Let me introduce you to June, my newest new chicken. June is still very shy, and very terrified of mean old Mrs. Hall, who has some very old fashioned ideas about the the pecking order. So far, when the coop door is closed, June spends most of her time hiding on the perch, or cowering behind the water bucket.
June dresses in all black, except for her bright red face and comb. Despite the fact that she doesn't seem to mind standing in chicken poo, I think she is very elegant, and she is exceptionally soft when cuddled.
Why do I have a new chicken? What happened to Rosie and Egret? Are you sure you want to know?
Well, I started to have my suspicions about Rosie and Egret early on, but it wasn't until right after I wrote this post, that my suspicions turned grave. Turns out they were both roosters! This is not the first time this has happened. Mrs. Hall and I don't ever talk about the first Helen, since
she he was only with us for a few months before I did an after dark switcheroo, and replaced the original Helen with a confirmed female Helen, but we both remember.
This time, I didn't try to trick myself into believing that I could return Rosie and Egret to the farm and they would live out their lives in rooster bliss like Mrs. Hall and I imagine with Helen number one. In reality, only a few roosters get to live beyond frying age on any farm, and mom already had surplus roosters. Surplus roosters are a problem because they fight each other, harass the hens, crow, and don't lay any eggs. Mom already had three extras, and Rosie and Egret would have been number four and five. It was time for me to test myself by butchering animals that I cared for and named.
We assembled our gear and our team, and did the deed near the edge of the forest at my parents house. Jamie manned the killing cones, Brandon and Shanna did the plucking, and Shanna and I eviscerated. We set up our gear, did the work, and cleaned up the mess in just a few hours, and had five nice looking chickens for the freezer. Maybe Rosie, Egret, and I never hit it off that well after all, because I didn't have any problems preparing them for the freezer.
When mom was trying to select which of her roosters to cage up so we could butcher them, I recommended she pick mean ones, ugly ones, or tasty looking ones. I didn't even consider that Curly, the poor ugly rooster I hatched in the incubator would be on the list of candidates! He's been the king of his flock for quite a while now, and was doing a pretty good job too. Unfortunately, his ugly comb and bent toes meant he was number one on the ugly rooster list, and because mom's flock has lots of black and white hens, she decided to select the black and white roosters for culling and keep two pretty multicolored ones, hoping that future chicks will take after their fathers. I can't deny that it was upsetting to see Curly in the killing cone. He was the most vocal about being handled too, which is probably normal when you have an older rooster who's used to being the boss. But, as bad as I felt for Curly, I was glad to know that I can butcher an animal I know. If I had found that I couldn't do it, then I would have to rethink some of my plans for raising my own meat, or at least rethink naming them and anthropomorphizing them like I do.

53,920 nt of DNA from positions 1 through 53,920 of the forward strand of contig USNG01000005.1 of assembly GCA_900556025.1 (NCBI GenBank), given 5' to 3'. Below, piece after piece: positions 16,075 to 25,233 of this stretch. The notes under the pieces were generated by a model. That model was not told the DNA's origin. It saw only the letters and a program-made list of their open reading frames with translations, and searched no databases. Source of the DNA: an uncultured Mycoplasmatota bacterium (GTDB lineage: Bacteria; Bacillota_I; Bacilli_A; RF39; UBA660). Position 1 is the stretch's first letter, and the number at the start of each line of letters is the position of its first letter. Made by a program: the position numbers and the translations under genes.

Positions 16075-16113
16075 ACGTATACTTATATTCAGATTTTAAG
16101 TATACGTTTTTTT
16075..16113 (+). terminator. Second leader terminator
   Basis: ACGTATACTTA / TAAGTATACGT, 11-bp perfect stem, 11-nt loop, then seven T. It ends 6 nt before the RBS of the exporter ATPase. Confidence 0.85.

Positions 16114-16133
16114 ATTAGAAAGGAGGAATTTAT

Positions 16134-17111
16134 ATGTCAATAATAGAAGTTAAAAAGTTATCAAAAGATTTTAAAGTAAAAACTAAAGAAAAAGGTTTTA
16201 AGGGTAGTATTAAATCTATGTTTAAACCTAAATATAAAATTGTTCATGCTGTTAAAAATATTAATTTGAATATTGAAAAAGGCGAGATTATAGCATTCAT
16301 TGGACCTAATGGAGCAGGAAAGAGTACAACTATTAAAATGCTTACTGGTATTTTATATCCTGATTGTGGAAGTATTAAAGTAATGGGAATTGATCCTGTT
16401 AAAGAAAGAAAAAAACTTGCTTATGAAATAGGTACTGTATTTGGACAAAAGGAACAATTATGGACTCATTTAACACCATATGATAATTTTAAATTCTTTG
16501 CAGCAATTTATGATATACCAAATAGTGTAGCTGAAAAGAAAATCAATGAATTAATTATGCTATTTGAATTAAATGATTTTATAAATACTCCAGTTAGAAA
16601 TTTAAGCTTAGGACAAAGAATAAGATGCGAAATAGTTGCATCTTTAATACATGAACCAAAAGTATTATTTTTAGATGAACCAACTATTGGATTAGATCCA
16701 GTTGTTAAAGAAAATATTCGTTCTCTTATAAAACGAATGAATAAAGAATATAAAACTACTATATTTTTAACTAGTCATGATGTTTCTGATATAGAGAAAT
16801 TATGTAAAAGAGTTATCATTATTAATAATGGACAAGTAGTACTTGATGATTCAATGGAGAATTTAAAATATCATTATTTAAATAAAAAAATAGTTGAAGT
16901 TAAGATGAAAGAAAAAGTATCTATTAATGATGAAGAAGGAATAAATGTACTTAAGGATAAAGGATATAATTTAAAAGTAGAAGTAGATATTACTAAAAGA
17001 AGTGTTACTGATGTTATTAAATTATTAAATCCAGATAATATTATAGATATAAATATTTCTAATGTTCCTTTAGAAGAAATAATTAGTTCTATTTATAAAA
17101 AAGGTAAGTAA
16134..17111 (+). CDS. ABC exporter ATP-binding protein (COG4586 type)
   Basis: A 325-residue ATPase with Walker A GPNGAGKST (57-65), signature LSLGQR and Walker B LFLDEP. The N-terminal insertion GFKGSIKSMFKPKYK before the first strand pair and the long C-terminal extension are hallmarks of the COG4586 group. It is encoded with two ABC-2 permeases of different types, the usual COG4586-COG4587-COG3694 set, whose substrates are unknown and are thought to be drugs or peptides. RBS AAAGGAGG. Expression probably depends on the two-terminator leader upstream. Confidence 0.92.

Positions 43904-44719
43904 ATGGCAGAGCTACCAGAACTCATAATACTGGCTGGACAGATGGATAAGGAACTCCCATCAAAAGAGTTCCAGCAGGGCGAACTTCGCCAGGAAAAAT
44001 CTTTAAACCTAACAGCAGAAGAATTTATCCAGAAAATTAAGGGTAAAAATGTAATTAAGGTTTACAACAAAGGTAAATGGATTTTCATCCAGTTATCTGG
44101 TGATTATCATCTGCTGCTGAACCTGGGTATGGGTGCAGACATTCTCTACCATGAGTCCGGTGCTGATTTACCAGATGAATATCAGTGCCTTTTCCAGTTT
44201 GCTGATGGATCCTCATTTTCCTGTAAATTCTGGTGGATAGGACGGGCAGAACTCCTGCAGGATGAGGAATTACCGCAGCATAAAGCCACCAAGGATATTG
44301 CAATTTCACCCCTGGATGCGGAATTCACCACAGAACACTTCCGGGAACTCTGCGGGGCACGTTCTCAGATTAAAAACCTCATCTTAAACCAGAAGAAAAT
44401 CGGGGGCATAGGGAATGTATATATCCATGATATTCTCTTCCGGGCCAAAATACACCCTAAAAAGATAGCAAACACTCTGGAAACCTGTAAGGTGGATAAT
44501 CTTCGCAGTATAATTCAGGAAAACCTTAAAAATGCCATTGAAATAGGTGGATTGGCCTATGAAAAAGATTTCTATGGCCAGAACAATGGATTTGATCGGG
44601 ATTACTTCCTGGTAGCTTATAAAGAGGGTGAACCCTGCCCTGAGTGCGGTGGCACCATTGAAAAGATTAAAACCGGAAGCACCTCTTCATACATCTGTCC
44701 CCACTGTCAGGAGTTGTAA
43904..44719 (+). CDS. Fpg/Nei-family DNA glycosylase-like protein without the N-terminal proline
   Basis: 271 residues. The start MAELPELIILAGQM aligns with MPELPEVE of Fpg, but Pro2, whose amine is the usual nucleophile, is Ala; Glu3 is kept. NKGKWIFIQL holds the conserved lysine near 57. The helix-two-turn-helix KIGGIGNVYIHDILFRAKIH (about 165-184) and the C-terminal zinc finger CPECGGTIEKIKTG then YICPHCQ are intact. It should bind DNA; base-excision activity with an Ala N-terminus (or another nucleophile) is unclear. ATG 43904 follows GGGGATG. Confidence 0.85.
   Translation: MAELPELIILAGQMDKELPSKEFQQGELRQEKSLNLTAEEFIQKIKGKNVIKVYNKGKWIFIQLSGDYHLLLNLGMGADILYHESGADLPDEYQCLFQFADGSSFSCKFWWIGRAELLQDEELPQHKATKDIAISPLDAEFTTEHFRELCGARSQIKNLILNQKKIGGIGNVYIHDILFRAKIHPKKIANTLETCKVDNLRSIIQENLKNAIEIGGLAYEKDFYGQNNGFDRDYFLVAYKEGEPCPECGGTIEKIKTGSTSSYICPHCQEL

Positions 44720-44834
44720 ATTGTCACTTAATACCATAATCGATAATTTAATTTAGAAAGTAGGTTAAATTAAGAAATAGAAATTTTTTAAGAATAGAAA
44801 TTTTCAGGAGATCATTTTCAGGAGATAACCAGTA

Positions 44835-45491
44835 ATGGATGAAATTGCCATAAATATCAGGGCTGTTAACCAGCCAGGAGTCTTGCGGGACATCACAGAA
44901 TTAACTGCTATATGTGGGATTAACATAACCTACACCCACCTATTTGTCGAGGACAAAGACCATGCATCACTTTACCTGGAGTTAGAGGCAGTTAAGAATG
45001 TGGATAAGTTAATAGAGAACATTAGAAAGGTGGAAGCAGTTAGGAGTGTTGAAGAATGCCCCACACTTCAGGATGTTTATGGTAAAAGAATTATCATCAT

So I now have pretty, feminine June, and rough and rowdy Rosie and Egret are no more. Now that I know for sure that they were roosters (I confirmed this by seeing their tiny testicles, which are inside the body cavity, against the spine), I have some explanation for why Mrs. Hall was so mean to them, and why they weren't very cuddly and were always misbehaving. Mrs. Hall keeps June in her place too, but not with such ferocity.
This rooster mix up let me know more about myself too. I can be on a first name basis with my chicken friends, and still put them in the freezer when the time comes. Scary, huh? I wonder if someone should warn my kittens?!